Council wants to lower city’s speed limits

The Invercargill City Council is proposing a drop in speed limits on a majority of its roads in what it says is an effort to reduce deaths and serious injuries.

Councillors approved the proposal during the council’s infrastructure services committee meeting earlier this week which will now be put out for consultation.

Council roading manager Russell Pearson said the council was proposing to work towards speed limits of 40kmh in urban areas and 60kmh in rural areas.

In the city centre and suburban shopping streets such as Windsor and South City Rds, limits would drop to 30kmh.

The council wanted to reduce speed limits in school areas to 40kmh for urban schools and 60kmh for those in rural areas.

Mr Pearson said the review was part of a wider approach from Waka Kotahi NZ Transport Agency’s "Road to Zero" safety strategy, which aimed to reduce serious injuries and road deaths.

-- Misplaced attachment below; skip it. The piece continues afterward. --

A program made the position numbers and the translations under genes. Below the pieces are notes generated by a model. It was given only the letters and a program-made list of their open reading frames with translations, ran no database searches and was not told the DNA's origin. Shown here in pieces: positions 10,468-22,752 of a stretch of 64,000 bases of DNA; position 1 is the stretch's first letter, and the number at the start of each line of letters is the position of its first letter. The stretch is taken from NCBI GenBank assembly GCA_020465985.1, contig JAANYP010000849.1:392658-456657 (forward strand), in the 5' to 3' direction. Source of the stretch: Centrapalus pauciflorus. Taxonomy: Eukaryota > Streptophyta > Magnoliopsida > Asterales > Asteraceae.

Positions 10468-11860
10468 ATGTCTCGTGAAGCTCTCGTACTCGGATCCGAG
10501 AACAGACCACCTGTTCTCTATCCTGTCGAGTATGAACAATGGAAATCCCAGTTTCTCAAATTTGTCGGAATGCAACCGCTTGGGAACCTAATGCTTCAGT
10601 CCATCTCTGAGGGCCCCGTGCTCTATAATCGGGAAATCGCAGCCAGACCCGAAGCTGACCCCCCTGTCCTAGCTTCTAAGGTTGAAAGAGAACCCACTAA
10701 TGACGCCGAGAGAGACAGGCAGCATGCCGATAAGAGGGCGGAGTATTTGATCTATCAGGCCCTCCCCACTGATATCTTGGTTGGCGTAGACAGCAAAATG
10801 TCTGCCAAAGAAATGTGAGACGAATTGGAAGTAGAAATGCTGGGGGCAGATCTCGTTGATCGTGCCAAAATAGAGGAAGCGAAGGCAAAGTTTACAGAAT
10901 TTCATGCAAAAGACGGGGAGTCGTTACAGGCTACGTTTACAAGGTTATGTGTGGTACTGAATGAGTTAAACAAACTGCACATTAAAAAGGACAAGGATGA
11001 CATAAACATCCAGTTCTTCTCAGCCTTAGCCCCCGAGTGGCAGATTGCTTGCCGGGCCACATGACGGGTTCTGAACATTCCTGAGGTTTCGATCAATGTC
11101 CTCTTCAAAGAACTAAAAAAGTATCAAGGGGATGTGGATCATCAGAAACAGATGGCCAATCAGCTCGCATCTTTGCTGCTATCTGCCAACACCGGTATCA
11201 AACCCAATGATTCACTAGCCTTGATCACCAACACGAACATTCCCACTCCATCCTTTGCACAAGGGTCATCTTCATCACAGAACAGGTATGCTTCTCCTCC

"What we do know is that speed is a contributing factor of most crashes.

"What we do know is the faster you go, the bigger is the mess."

It was also important to reduce speed limits in the CBD as the council was aiming to create a more pedestrian-friendly area, he said.

Mr Pearson believed the matter would spark a great number of submissions from residents, and the council was open to hearing any specific feedback before making any final decision.

Cr Nigel Skelt said the council should show leadership on the matter and act sooner rather than later.

"For me tomorrow’s too late for any loss of life, to be honest, — it has to happen today. In fact, yesterday is too late."

Cr Graham Lewis questioned the school speed limits.

He said they could cause some confusion for drivers as they would still need to reduce their speed limits to 20kmh when passing school buses.

Mr Pearson said he was aware of that risk, and the council would be working with schools to make sure the traffic rules and proposed bylaw could be effectively followed by drivers.

Consultation starts tomorrow and will close on March 7.

Hearings will take place on March 22 and if approved, the roading and traffic bylaw would come in effect on July 1.




A question for the council. How many of the serious accidents occur within the 40 - 50 kph limit? The proposed changes will make little difference if most accidents occur above the current 50 kph limit.